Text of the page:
Document Type


Publication Date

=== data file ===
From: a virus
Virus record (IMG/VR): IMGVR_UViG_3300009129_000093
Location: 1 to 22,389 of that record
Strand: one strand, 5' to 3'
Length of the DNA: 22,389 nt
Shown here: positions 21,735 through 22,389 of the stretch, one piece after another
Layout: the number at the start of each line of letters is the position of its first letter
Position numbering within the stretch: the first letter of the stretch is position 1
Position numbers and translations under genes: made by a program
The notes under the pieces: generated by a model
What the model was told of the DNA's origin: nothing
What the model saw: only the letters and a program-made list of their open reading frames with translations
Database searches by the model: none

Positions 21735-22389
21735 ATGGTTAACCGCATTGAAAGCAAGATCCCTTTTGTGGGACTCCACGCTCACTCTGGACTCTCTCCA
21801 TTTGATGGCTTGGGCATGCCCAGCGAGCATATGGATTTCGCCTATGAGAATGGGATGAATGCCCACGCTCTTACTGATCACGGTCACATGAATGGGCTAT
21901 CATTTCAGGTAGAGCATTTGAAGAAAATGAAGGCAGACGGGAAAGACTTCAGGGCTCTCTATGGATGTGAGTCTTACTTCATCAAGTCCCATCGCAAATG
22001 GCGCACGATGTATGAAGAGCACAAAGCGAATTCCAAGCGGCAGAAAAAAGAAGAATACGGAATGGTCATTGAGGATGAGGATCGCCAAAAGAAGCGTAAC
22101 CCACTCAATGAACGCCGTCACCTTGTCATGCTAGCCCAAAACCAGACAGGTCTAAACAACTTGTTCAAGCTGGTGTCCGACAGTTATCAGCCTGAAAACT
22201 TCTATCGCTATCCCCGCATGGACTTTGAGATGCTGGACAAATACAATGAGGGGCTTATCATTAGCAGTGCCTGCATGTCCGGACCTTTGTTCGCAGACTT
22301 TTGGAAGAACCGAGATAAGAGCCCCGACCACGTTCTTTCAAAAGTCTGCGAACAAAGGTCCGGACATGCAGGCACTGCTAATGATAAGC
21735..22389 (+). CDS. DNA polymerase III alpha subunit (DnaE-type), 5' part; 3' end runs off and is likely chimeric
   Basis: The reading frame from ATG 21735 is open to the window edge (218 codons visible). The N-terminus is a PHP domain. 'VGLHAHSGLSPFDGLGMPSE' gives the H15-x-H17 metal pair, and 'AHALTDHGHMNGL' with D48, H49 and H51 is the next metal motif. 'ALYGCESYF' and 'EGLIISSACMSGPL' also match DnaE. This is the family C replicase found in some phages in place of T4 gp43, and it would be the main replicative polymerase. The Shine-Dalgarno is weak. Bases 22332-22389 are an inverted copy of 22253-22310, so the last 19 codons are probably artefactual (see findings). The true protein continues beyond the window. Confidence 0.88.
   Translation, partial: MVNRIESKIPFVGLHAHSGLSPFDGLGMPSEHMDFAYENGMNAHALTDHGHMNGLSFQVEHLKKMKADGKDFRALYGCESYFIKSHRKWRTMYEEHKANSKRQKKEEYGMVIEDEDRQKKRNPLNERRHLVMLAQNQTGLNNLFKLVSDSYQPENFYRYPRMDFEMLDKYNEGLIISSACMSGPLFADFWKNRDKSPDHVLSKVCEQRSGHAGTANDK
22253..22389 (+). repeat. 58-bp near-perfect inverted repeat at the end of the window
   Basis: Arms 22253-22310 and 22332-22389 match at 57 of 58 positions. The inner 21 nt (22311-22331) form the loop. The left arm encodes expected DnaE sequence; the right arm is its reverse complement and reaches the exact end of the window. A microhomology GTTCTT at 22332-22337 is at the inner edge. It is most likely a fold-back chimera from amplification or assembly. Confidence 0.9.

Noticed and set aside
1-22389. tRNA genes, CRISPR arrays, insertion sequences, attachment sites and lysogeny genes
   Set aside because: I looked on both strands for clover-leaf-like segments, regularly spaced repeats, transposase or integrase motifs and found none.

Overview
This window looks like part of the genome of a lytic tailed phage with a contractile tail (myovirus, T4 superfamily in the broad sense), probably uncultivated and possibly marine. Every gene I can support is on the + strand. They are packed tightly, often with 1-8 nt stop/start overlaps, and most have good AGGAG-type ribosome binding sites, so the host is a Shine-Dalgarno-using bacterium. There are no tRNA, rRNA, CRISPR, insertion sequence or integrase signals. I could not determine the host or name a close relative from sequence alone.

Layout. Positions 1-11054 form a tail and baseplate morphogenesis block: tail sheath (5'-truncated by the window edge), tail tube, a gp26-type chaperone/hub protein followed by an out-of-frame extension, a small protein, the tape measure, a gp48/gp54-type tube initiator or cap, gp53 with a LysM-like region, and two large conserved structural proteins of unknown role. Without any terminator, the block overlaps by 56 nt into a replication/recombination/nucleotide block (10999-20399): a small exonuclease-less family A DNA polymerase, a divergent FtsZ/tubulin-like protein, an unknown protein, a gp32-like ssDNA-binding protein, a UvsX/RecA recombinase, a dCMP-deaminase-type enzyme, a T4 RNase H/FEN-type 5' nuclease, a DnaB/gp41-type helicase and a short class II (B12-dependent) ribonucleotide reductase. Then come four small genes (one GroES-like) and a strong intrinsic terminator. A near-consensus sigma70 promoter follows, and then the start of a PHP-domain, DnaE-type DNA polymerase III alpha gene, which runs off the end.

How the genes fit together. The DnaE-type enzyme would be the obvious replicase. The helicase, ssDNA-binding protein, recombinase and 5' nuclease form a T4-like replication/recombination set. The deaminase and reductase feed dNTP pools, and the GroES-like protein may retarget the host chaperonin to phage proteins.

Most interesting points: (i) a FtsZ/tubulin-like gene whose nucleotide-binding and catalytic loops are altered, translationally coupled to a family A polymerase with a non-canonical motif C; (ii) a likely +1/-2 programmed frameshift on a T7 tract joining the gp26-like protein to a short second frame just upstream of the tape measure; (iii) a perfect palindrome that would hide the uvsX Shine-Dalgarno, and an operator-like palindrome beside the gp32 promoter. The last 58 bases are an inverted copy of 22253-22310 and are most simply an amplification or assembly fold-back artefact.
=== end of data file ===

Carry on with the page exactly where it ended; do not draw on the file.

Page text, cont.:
President Felipe Calderon's administration and the opposition parties have different ways of observing the 72nd anniversary of the expropriation of Mexico's oil industry, which many also mark as the birth of the state-run oil company PEMEX. In a ceremony marking the milestone decision by President Lazaro Cardenas (1934-1940), President Felipe Calderon and members of his administration used the occasion to announce the discovery of new reserves in the Gulf of Mexico and to present a cautiously optimistic view of the future. This is in contrast to the center-left opposition parties, which are pushing for a stronger PEMEX. They warned that Mexico has followed erroneous policies in the past that have led to a crisis in the Mexican oil industry. At the center of controversy is the Calderon administration's decision to pursue performance-based exploration contracts with foreign companies. Even though Congress approved such contracts in 2008, critics argue that the door has been left open for foreign companies to earn profits from Mexican oil, which would violate the Constitution. Calderon marks PEMEX anniversary at site of new refinery Calderon marked the PEMEX anniversary with a ceremony at the site of the company's planned refinery in Tula, Hidalgo state. Construction of the refinery, which would be the first such facility developed in Mexico in three decades, is scheduled for completion in 2015. PEMEX officials said that the design work and environmental and security reviews had been concluded and that construction would begin in April 2011. The Mexican president said the government plans to devote about 5 billion pesos (US$408 million) to preparatory work on the new Refineria Bicentenario, which will have the capacity to refine about 250,000 barrels per day when it comes online in 2015. The government has yet to announce details of a bidding process by which private companies would be hired to construct the facility. Calderon said PEMEX is planning other investments in the near future, including a new petrochemical complex in Veracruz state that will primarily produce ethylene. The plant, which will be constructed by a partnership between Brazilian petrochemical consortium Braskem and Mexico's Grupo Idesa, will cost US$2.5 billion. The Mexican president first announced this project at the Latin American regional summit in Quintana Roo state in March. At the press conference on the anniversary of the nationalization of Mexico's oil resources, he announced that the project would create as many as 8,000 jobs during the construction phase and up to 3,000 permanent jobs.